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I am running Linux Mint 11 Katya. Whenever the system is awakened after hibernating, my Windows partitions do not automatically show on the desktop. I have to click on Computer, select one or more of my Windows partitions by double-clicking on them and then it appears my partitions become mounted because my folder links work again and I can see both partitions on my desktop. Is there any way to auto-mount these upon coming back from hibernate?


This is my /etc/fstab file

# /etc/fstab: static file system information.
# Use 'blkid -o value -s UUID' to print the universally unique identifier
# for a device; this may be used with UUID= as a more robust way to name
# devices that works even if disks are added and removed. See fstab(5).
# <file system> <mount point>   <type>  <options>       <dump>  <pass>
proc            /proc           proc    nodev,noexec,nosuid 0       0
# / was on /dev/sda5 during installation
UUID=45413e15-c59d-4bde-b3c0-70aac7ca8202 /               ext4    errors=remount-ro 0       1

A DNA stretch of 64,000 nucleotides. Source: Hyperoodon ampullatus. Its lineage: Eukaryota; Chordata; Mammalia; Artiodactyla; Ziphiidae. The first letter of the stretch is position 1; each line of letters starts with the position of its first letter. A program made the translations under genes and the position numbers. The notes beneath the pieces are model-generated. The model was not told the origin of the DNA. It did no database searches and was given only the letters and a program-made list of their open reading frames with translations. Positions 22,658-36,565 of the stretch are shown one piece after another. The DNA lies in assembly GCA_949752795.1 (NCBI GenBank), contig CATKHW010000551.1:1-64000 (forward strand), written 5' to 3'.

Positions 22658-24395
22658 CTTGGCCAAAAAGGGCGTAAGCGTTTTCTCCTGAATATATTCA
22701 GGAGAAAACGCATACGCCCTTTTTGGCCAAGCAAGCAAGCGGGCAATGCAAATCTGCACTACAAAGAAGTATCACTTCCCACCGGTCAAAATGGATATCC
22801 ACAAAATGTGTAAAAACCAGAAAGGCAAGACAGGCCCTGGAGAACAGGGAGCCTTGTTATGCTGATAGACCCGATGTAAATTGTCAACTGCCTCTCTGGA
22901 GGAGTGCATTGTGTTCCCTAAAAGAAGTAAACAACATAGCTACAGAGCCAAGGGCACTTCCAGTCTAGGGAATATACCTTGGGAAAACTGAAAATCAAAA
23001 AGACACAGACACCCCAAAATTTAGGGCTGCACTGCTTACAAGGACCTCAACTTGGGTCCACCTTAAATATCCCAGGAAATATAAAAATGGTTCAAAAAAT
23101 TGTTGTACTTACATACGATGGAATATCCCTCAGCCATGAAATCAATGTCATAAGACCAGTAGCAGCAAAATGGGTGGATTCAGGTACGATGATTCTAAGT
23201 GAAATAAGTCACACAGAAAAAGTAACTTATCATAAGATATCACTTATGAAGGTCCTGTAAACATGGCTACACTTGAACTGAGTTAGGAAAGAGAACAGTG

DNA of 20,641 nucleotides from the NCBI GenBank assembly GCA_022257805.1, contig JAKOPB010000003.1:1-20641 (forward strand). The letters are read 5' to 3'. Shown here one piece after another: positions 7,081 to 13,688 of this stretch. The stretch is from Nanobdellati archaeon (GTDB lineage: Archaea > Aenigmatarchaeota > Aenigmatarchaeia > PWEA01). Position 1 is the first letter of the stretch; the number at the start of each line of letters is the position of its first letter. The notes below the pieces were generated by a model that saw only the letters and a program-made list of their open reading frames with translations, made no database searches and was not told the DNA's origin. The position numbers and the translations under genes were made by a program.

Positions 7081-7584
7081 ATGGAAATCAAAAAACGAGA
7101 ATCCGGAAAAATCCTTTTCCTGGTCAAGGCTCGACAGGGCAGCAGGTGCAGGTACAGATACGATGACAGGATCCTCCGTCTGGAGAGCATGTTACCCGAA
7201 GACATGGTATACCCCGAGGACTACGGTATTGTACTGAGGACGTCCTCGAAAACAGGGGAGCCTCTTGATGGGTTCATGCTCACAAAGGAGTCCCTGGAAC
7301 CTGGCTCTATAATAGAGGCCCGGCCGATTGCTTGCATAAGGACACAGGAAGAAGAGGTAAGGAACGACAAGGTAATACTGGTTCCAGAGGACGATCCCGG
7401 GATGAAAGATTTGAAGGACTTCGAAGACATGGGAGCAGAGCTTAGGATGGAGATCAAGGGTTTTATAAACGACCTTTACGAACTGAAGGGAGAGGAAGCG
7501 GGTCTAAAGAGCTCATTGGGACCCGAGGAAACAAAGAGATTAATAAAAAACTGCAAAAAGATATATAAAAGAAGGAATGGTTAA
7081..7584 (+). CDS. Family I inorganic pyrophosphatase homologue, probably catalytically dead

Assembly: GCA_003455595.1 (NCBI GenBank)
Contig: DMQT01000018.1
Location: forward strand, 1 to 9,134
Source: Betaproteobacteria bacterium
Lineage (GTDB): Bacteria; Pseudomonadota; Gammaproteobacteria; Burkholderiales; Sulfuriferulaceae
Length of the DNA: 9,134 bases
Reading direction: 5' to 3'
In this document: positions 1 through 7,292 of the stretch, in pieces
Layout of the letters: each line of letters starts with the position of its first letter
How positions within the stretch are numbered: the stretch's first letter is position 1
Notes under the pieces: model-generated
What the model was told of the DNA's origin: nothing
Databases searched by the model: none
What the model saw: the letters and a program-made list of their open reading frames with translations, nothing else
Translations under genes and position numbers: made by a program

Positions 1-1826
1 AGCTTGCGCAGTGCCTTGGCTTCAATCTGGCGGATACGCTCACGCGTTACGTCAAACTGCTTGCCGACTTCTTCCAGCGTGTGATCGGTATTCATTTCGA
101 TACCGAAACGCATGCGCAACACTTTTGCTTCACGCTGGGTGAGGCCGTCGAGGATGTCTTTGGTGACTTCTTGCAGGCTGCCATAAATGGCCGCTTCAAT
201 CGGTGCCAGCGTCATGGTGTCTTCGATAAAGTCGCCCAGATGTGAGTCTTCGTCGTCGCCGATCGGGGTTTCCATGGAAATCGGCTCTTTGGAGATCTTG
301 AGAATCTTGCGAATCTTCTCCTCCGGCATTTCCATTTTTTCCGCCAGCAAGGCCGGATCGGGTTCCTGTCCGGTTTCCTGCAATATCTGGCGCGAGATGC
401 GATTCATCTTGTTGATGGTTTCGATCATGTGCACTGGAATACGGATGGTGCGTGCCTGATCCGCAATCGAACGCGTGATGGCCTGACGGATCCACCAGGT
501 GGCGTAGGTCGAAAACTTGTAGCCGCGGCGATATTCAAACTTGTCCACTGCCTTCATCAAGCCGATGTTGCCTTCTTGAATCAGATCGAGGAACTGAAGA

# swap was on /dev/sda6 during installation
UUID=b231787d-49ad-4e6f-a038-558391312f68 none            swap    sw              0       0
share|improve this question
Sounds like you are using autofs, how are your partitions mounted? Please post the contents of /etc/fstab. – terdon Jan 8 '13 at 16:56
@terdon: See update. – Brian Jan 9 '13 at 1:55
up vote 2 down vote accepted

OK, your problem is that you have not set your windows partitions to be mounted automatically. To do so, each of them will need an entry in /etc/fstab, the file where partition mounting settings are kept :

  1. fstab can use either the UUID or the device name of a partition, I will use the /dev/sdxN names because it is easier to explain that way. The first step is finding out what the device name of each of your windows partitions is. The easiest way would be to mount each of them manually as you describe in your question, then open a terminal and run this command:


    That will list the currently mounted partitions in the format of /dev/sdxN on /mountpoint. Identify your windows partitions.

  2. Add the relevant lines to /etc/fstab (for this example, I am assuming the partitions in question are /dev/sda1 and /dev/sda2, replace these with whatever your partitions are called).

    /dev/sda1   /media/windws1  ntfs    defaults    0   0
    /dev/sda2   /media/windows2 ntfs    defaults    0   0

That's it! You can check that everything works ok by running sudo mount -a. They should now be mounted automatically next time you reboot.

share|improve this answer
Perfect! I will try this later and report back. This is for a home PC and I am work. Thank you. – Brian Jan 9 '13 at 14:01
Seems to work.. going to test more over the next few days. Thanks again! – Brian Jan 10 '13 at 2:19

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